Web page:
cannot be changed or cancelled

tax on gifts generally paid by the person making the gift rather than the recipient

the original value of an asset, such as stock, before its appreciation or depreciation

the growth in value of an asset like stock or real estate since the original purchase

the price a willing buyer and willing seller can agree on

The person receiving the gift annuity payments.

the part of an estate left after debts, taxes and specific bequests have been paid

a written and properly witnessed legal change to a will

the person named in a will to manage the estate, collect the property, pay any debt, and distribute property according to the will

A donor advised fund is an account that you set up but which is managed by a nonprofit organization. You contribute to the account, which grows tax-free. You can recommend how much (and how often) you want to distribute money from that fund to Emory or other charities. You cannot direct the gifts.

An endowed gift can create a new endowment or add to an existing endowment. The principal of the endowment is invested and a portion of the principal’s earnings are used each year to support our mission.

Tax on the growth in value of an asset—such as real estate or stock—since its original purchase.

Securities, real estate or any other property having a fair market value greater than its original purchase price.

Real estate can be a personal residence, vacation home, timeshare property, farm, commercial property, or undeveloped land.

A charitable remainder trust provides you or other named individuals income each year for life or a period not exceeding 20 years from assets you give to the trust you create.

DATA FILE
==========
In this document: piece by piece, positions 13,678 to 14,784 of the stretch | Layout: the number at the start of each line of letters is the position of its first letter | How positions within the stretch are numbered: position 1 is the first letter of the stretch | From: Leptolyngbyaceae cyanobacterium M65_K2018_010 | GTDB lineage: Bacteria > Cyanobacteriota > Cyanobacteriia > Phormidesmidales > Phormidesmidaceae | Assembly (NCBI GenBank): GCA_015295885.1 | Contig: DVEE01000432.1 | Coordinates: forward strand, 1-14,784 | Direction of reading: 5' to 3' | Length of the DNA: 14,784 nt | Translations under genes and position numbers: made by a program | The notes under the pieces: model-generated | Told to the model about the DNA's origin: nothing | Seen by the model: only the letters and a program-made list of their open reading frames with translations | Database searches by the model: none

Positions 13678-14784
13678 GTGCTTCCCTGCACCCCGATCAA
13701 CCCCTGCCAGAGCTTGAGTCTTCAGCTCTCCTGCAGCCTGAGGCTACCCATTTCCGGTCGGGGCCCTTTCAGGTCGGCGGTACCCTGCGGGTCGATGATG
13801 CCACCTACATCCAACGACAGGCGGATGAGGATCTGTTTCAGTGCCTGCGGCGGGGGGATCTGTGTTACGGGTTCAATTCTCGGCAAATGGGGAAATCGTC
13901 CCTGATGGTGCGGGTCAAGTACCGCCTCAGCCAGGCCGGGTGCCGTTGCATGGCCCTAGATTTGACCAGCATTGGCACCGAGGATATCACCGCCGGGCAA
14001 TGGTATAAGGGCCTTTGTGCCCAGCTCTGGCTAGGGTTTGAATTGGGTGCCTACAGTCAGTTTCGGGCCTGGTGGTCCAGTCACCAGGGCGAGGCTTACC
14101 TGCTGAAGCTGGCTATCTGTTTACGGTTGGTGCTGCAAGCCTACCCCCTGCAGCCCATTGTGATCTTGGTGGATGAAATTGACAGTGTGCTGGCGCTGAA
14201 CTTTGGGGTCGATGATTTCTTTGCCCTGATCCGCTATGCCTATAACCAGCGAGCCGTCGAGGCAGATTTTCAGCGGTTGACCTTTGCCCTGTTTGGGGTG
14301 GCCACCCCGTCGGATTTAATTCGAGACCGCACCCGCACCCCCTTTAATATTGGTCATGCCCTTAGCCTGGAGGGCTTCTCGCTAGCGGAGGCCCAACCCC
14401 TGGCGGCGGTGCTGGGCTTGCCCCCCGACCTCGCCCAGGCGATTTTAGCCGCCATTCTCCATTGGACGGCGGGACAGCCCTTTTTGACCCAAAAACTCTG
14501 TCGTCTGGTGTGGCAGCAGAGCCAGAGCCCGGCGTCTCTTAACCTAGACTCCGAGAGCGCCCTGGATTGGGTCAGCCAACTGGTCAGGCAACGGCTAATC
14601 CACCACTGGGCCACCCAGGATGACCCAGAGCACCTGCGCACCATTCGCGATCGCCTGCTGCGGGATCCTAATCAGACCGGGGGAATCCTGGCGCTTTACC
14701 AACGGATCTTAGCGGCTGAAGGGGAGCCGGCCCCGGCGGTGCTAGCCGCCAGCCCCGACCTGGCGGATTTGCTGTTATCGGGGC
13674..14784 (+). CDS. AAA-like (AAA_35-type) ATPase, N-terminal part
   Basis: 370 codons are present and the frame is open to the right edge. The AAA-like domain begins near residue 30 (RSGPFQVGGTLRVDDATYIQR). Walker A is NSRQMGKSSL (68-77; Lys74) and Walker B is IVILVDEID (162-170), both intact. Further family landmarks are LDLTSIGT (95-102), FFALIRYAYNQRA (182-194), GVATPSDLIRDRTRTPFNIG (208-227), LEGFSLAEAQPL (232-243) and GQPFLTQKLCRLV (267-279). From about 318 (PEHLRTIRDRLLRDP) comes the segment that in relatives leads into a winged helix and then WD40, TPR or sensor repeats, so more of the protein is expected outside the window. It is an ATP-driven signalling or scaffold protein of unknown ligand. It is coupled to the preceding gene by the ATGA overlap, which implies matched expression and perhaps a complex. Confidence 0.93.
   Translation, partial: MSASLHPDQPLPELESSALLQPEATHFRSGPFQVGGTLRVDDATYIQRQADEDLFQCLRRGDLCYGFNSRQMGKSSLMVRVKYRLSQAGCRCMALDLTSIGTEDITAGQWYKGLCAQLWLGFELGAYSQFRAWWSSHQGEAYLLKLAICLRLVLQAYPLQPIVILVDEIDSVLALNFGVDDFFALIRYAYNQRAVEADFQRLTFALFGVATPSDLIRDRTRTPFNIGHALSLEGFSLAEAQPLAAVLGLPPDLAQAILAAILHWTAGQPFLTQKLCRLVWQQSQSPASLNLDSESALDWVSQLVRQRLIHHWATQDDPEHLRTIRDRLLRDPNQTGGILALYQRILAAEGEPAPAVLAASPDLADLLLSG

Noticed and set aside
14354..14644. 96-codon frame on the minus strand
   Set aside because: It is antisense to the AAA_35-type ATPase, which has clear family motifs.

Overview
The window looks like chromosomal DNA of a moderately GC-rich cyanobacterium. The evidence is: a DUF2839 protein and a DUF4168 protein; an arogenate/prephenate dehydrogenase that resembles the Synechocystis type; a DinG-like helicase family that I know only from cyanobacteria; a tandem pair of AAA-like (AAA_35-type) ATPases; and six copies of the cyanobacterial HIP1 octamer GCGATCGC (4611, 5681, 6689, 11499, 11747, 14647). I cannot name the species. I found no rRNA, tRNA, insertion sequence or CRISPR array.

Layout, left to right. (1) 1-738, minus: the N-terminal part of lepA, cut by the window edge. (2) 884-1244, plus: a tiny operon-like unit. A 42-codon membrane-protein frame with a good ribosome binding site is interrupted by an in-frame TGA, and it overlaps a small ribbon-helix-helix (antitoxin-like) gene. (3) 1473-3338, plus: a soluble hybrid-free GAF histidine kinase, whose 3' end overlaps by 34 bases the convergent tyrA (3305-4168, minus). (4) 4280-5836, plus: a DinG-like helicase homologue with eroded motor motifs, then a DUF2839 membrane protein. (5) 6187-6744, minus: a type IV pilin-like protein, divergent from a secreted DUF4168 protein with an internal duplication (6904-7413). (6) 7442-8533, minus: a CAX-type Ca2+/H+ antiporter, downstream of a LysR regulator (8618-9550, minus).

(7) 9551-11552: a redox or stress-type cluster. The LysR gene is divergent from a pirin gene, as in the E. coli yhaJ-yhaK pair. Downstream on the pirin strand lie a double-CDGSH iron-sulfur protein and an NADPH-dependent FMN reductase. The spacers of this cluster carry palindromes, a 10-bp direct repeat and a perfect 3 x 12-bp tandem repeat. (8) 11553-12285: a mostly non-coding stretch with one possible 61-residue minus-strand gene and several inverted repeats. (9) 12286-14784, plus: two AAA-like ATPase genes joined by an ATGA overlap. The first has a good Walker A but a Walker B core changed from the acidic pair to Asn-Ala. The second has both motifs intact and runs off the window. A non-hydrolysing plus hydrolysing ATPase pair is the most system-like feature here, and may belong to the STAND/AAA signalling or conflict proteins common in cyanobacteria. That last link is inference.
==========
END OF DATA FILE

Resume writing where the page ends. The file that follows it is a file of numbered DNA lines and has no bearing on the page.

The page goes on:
You give assets to a trust that pays our organization set payments for a number of years, which you choose. The longer the length of time, the better the potential tax savings to you. When the term is up, the remaining trust assets go to you, your family or other beneficiaries you select. This is an excellent way to transfer property to family members at a minimal cost.

You fund this type of trust with cash or appreciated assets—and may qualify for a federal income tax charitable deduction when you itemize. You can also make additional gifts; each one also qualifies for a tax deduction. The trust pays you, each year, a variable amount based on a fixed percentage of the fair market value of the trust assets. When the trust terminates, the remaining principal goes to Emory as a lump sum.

You fund this trust with cash or appreciated assets—and may qualify for a federal income tax charitable deduction when you itemize. Each year the trust pays you or another named individual the same dollar amount you choose at the start. When the trust terminates, the remaining principal goes to Emory as a lump sum.

A beneficiary designation clearly identifies how specific assets will be distributed after your death.

A charitable gift annuity involves a simple contract between you and Emory where you agree to make a gift to Emory and we, in return, agree to pay you (and someone else, if you choose) a fixed amount each year for the rest of your life.